Get it here! 

(Playing the song)



"Take A Chance On Me"
If you change your mind, I'm the first in line
Honey I'm still free
Take a chance on me
If you need me, let me know, gonna be around
If you've got no place to go, if you're feeling down
If you're all alone when the pretty birds have flown
Honey I'm still free
Take a chance on me
Gonna do my very best and it ain't no lie
If you put me to the test, if you let me try


Take a chance on me
(That's all I ask of you honey)
Take a chance on me


We can go dancing, we can go walking, as long as we're together
Listen to some music, maybe just talking, get to know you better
'Cos you know I've got
So much that I wanna do, when I dream I'm alone with you
It's magic
You want me to leave it there, afraid of a love affair
But I think you know
That I can't let go


If you change your mind, I'm the first in line
Honey I'm still free
Take a chance on me
If you need me, let me know, gonna be around
If you've got no place to go, if you're feeling down
If you're all alone when the pretty birds have flown
Honey I'm still free
Take a chance on me
Gonna do my very best and it ain't no lie
If you put me to the test, if you let me try


Take a chance on me
(Come on, give me a break will you?)
Take a chance on me
Oh you can take your time baby, I'm in no hurry, know I'm gonna get you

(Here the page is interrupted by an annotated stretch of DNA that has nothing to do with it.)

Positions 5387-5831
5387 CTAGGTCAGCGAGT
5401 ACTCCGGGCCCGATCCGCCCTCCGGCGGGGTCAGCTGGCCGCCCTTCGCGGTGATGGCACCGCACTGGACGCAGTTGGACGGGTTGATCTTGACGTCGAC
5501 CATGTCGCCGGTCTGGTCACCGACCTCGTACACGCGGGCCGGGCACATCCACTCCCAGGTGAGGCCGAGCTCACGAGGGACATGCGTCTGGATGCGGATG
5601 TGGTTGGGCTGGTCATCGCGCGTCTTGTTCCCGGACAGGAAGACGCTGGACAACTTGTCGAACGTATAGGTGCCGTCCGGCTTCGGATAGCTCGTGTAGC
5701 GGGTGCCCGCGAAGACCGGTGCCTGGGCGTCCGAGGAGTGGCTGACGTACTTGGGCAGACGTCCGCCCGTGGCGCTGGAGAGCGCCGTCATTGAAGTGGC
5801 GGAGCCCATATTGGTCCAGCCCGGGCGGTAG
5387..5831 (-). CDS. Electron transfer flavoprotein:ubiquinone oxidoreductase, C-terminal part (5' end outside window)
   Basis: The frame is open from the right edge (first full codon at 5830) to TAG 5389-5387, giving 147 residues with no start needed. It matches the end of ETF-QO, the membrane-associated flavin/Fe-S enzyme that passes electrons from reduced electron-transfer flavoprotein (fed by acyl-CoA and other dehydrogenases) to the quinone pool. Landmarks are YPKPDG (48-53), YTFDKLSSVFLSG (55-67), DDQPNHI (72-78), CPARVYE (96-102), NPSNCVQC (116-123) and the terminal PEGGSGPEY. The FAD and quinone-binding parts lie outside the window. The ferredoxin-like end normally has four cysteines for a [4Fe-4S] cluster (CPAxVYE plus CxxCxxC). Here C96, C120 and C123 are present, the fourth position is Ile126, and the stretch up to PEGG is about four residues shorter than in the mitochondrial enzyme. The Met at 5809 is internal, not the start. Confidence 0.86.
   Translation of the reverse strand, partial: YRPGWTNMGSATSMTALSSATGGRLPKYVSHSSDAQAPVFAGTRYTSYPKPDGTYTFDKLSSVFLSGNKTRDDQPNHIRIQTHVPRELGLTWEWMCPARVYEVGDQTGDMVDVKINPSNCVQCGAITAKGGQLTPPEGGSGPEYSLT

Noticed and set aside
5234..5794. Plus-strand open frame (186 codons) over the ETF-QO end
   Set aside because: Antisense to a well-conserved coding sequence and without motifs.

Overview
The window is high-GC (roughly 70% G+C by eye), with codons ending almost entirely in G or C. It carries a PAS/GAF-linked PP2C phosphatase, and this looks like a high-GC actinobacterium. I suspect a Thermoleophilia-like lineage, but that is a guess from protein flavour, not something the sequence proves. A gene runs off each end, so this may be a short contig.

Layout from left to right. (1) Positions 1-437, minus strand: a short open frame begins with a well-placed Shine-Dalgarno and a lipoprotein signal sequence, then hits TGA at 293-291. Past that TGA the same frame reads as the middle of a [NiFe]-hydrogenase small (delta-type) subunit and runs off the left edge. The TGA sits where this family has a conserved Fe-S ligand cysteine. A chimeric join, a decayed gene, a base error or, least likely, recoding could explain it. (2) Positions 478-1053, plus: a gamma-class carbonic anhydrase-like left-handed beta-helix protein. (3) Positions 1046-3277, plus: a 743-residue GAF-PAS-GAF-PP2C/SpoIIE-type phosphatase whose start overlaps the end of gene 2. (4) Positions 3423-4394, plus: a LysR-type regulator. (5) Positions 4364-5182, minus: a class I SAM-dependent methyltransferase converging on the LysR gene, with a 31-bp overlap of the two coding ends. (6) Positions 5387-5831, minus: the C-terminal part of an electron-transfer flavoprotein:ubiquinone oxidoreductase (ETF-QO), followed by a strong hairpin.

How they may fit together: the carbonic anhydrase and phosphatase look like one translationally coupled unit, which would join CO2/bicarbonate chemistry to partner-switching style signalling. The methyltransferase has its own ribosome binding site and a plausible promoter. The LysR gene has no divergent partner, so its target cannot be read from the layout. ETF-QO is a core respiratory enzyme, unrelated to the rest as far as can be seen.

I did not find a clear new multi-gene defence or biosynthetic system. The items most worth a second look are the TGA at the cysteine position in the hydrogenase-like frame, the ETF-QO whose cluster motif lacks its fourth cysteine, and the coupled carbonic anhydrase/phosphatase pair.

You don't wanna hurt me, baby don't worry, I ain't gonna let you
Let me tell you now
My love is strong enough to last when things are rough
It's magic
You say that I waste my time but I can't get you off my mind
No I can't let go
'Cos I love you so


If you change your mind, I'm the first in line
Honey I'm still free
Take a chance on me
If you need me, let me know, gonna be around
If you've got no place to go, if you're feeling down
If you're all alone when the pretty birds have flown
Honey I'm still free
Take a chance on me
Gonna do my very best, baby can't you see
Gotta put me to the test, take a chance on me
(Take a chance, take a chance, take a chance on me)


Ba ba ba ba baa, ba ba ba ba baa
Honey I'm still free
Take a chance on me
Gonna do my very best, baby can't you see
Gotta put me to the test, take a chance on me
(Take a chance, take a chance, take a chance on me)


Ba ba ba ba baa, ba ba ba ba baa ba-ba
Honey I'm still free
Take a chance on me


[fade]